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Entrepreneurship

How Can We Encourage Entrepreneurs To Take That Risky First Step??

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What is entrepreneurship, why does it occur, and why do some people succeed at it while others fail? Answering these seemingly simple questions may hold the key to encouraging future entrepreneurship.

Most people recognize that entrepreneurship is important to economic progress and societal development.  Entrepreneurs start new businesses or lead innovation inside existing businesses, hire people to help them pursue entrepreneurial opportunities, and, in the process, develop new technologies, create new industries, enable social progress, and increase wealth.

At the same time, entrepreneurship involves tremendous risks.  Entrepreneurs can be wrong about perceived opportunities, and new businesses can (and often do) fail.

So how and why do some individuals (or groups of individuals) identify opportunities, evaluate them as viable and then successfully exploit them, whereas others do not?  The answers can involve a complex mix of anthropological, political, economic, sociological, psychological, and competitive reasons.

In the most basic sense, however, successful entrepreneurship occurs because (1) the future is uncertain and (2) individuals know different things than other individuals. Without these two basic components, potentially profitable opportunities would not exist, either because nothing would ever change (as economists say, markets would remain in “equilibrium”) or everybody would recognize the same opportunities.

For example, if uncertainty did not exist either about individuals’ behaviours or the future state of the world, everyone, including potential entrepreneurs, would know in advance what the potential payoffs from their efforts would be.  They could also successfully insure against possible downside risks because these risks would be known and quantifiable.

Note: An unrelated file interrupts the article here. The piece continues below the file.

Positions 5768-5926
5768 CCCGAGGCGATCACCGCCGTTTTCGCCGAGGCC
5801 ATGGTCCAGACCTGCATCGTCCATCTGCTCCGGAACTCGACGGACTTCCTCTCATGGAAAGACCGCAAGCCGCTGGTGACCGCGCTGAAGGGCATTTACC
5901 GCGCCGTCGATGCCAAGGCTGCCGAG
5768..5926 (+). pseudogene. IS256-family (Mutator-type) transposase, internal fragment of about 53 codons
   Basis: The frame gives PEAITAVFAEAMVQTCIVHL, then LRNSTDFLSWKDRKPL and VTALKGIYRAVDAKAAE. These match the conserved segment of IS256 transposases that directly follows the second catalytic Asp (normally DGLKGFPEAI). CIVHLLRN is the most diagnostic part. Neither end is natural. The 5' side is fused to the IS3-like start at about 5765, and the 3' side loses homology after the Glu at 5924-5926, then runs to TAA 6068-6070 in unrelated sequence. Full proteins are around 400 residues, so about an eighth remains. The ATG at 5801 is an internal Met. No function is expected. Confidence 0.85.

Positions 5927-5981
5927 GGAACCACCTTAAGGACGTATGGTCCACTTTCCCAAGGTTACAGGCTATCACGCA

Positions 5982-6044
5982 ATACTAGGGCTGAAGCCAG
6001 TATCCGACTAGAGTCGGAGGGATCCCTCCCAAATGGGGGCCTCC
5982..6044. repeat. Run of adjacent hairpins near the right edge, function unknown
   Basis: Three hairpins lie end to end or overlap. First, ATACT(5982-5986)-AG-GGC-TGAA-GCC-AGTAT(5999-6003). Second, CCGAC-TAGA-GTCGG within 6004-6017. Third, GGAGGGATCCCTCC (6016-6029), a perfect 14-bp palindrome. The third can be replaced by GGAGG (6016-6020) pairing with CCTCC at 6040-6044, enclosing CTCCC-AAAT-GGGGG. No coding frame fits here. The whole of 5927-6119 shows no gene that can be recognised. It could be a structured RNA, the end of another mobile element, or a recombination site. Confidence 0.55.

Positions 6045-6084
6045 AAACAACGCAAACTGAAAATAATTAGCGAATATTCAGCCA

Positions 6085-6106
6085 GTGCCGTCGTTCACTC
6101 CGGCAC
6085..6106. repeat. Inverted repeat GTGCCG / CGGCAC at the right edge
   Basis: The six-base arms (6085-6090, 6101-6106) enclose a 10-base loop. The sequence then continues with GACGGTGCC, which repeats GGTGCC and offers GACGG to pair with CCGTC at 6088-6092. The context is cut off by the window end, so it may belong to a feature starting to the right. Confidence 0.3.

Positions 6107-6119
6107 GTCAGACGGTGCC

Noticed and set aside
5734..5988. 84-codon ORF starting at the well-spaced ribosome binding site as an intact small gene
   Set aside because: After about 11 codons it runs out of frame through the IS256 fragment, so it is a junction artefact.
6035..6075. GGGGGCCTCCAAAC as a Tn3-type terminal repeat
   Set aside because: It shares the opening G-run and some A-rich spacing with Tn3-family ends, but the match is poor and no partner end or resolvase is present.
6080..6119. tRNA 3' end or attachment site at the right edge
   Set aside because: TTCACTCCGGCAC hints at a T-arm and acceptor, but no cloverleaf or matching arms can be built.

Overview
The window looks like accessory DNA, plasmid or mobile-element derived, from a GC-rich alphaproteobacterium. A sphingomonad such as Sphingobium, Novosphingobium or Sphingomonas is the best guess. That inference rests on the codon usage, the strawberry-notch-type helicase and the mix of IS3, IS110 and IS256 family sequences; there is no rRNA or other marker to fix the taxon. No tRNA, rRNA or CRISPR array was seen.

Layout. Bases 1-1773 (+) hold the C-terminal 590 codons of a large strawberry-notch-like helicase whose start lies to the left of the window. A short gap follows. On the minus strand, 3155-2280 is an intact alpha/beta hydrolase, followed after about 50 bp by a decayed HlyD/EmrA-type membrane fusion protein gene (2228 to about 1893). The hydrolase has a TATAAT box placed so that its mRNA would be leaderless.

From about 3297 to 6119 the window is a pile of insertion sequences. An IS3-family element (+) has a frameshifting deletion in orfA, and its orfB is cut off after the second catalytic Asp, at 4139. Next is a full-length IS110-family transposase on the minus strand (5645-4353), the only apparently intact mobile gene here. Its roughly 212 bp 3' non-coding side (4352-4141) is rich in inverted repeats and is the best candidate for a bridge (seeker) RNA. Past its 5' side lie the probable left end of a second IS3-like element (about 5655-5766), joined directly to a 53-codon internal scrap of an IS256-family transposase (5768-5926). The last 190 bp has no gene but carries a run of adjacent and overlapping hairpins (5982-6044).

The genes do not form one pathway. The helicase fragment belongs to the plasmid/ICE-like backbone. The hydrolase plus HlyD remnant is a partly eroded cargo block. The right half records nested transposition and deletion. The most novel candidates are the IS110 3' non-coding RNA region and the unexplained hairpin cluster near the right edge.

In addition, if everyone had the same knowledge, no one would have an advantage in recognizing, evaluating and/or pursuing opportunities, and many potential sources of competitive advantage (like having a secret technology) that allow entrepreneurs to exploit these opportunities would not exist. Thus, both uncertainty and the fact that different people know different things are critical for entrepreneurship to occur.

At the same time that these two components create entrepreneurial opportunities, they also produce many of the problems entrepreneurs face in starting their new ventures. For example, entrepreneurs may be unwilling (because of the worry about losing proprietary information) or unable (because an opportunity relies on “tacit knowledge” that they have difficulty explaining) to provide critical information about their ideas to other people.  Without this information, however, potential investors probably will not provide critical resources and potential employees will not risk their careers to sign on with the new venture.  As noted entrepreneurship scholar, Sankaran Venkataraman, observed, given this situation, it is a wonder that entrepreneurship ever occurs at all.

Entrepreneurship, however, obviously does occur, sometimes with spectacular results.  Somehow, successful entrepreneurs identify opportunities and convince others to invest money, raw materials, and careers in these opportunities.

The question then is, given the benefits of entrepreneurship to society, how do we encourage people to take the risky step of being an entrepreneur?  If people are “born entrepreneurs” or they are just lucky, then efforts to promote entrepreneurship are pretty much worthless.

Evidence shows, however, that entrepreneurship can be encouraged in many ways.  Most importantly, by understanding entrepreneurship as the process of opportunity recognition, evaluation, and exploitation, we have the ability to enhance the potential for entrepreneurs to succeed.

For example, we know based on research that opportunity recognition often occurs when new knowledge is created and individuals, who have different knowledge, interact with one another.  Thus, efforts to disseminate knowledge and promote “collisions” among people from different backgrounds through networking events may enhance entrepreneurship.  In addition, opportunity exploitation is often hindered because entrepreneurs lack access to critical resources like financing.  Thus, efforts to build entrepreneurship “ecosystems” where new businesses can be nurtured through the business incubation process and gain access to critical resources through events like business plan competitions or networking with resource providers may increase entrepreneurship.

Entrepreneurship is a difficult and risky step for individuals, but its potential payoffs are high for both entrepreneurs and society.  By understanding the entrepreneurship process, we enhance our ability as a society to encourage potential entrepreneurs to take this critical step.